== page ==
Enhancement #3: Transfer even more risk. How? By buying an annuity. In other words, the risk that is transferred is the risk of living longer than expected. The Thompsons buy a joint-and-two-thirds-survivor annuity at retirement, with 20% of their assets. This annuity is not indexed to inflation, but it solves most of the problem of outliving their life expectancies.

Enhancement #4: Use PERC, that is, Fred’s Personal Enhanced Retirement calculator, freely available at There are also some ways to do even better, e.g. through new longevity-pooling products. Fred shows how to optimize the enhancement.

Enhancement #5: Have a backstop. This is a new scenario for the Thompsons, who actually don’t do all of #1 through #4, and also suffer two more setbacks: Nick dies at 80, and inflation is 5% for the first 3 years, not just the first 2. This is where Fred discusses reverse mortgages, and home equity lines of credit (HELOCs).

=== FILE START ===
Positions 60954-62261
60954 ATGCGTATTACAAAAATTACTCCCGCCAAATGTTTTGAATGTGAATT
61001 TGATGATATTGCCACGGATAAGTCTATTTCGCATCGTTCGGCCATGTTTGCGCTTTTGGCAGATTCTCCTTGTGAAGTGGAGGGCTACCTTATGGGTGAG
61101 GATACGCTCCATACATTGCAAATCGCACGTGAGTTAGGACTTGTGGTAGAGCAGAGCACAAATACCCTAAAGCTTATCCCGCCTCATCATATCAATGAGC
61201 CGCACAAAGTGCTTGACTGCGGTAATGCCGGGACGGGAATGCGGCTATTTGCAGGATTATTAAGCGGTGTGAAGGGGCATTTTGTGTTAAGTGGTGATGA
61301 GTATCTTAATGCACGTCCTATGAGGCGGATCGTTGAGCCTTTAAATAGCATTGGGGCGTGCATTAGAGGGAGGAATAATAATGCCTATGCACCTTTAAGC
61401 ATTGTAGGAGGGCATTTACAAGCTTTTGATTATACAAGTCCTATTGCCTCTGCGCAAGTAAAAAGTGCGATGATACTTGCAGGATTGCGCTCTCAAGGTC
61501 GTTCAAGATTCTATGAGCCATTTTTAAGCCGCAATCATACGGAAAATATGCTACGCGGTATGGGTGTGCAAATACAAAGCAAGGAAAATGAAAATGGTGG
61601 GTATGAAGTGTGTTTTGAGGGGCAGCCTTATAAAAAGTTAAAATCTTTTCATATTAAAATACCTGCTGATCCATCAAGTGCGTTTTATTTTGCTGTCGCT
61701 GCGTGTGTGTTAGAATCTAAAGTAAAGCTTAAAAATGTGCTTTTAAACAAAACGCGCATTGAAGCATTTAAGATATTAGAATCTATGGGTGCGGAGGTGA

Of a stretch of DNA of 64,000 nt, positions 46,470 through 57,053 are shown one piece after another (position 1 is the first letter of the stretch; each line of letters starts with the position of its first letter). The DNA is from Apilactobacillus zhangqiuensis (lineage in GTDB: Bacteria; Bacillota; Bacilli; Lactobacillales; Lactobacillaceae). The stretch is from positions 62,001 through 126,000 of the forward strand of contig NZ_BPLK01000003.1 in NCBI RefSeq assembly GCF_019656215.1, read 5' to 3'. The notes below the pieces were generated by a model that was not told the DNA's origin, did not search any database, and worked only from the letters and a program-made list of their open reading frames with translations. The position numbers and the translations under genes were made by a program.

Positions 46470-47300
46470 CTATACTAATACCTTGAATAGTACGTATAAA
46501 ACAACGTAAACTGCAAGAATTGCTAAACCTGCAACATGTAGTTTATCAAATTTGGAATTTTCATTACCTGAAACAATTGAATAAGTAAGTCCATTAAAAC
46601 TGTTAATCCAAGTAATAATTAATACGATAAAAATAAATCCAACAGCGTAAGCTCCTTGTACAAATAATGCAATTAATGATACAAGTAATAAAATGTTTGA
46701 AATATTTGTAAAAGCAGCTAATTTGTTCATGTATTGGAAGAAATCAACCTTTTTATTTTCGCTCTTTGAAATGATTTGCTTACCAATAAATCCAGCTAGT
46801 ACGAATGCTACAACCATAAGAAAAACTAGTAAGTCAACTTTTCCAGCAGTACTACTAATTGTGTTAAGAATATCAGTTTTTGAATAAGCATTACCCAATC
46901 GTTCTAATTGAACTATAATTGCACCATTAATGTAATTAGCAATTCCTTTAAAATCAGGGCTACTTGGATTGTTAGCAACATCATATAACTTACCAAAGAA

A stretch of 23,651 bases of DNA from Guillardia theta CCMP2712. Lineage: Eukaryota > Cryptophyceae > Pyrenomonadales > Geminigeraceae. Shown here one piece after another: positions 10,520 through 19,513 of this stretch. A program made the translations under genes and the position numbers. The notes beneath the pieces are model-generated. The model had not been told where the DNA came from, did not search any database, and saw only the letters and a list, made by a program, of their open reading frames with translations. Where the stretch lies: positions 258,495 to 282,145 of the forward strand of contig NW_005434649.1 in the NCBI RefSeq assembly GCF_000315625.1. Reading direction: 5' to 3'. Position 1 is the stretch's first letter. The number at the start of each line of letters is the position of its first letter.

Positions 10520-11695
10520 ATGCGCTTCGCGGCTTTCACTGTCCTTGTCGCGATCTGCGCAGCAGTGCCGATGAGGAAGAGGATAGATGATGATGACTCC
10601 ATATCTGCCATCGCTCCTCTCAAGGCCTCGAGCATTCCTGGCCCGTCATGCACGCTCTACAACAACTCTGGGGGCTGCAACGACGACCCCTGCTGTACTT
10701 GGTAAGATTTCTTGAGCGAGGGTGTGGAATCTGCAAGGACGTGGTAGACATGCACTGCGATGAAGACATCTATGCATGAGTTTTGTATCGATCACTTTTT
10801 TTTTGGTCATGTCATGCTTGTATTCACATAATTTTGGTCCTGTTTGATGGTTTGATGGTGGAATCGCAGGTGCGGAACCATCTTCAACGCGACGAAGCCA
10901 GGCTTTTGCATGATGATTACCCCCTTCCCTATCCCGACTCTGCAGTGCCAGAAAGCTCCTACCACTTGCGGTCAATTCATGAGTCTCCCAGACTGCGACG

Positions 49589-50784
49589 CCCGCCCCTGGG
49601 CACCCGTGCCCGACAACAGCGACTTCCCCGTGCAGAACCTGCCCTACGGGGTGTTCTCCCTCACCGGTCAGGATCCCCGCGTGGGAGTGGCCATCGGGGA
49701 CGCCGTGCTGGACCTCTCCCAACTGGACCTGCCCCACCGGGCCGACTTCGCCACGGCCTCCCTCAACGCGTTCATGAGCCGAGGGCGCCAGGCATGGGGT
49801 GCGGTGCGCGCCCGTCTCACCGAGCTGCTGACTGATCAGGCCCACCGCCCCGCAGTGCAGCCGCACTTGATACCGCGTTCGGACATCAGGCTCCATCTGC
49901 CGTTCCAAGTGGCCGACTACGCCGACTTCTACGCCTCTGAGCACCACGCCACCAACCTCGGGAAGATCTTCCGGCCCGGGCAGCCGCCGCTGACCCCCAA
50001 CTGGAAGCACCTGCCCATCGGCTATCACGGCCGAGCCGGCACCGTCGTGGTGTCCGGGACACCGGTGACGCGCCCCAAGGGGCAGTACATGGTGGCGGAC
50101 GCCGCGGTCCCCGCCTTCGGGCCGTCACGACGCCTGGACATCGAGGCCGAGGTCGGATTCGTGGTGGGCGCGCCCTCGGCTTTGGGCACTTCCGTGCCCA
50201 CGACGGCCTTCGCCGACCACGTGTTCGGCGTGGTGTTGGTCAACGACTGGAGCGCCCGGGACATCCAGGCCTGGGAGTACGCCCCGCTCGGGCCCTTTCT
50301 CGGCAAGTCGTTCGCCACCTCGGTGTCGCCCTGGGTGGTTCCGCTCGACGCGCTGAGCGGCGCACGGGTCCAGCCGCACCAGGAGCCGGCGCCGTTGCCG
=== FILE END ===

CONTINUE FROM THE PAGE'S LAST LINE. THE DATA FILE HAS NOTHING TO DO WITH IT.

I know I haven’t provided every detail, for those of you who are keen to define exactly what the Thompsons plan and then experience. That would take too long. Get the book!


I’ve given you four reasons I’m so keen on the book. Here’s a fifth. Fred completes the picture. He actually starts the book with a clear identification of the decumulation problem. And after his five potential enhancements (I say “potential” because some may not be feasible in every country) he explores other situations, that differ from the circumstances that define the Thompsons. He adds a further section on tying up loose ends (tax, real estate, inflation, what happens if investment returns are actually good, what if you’re a super-saver or a YOLO type, and tying in bequests).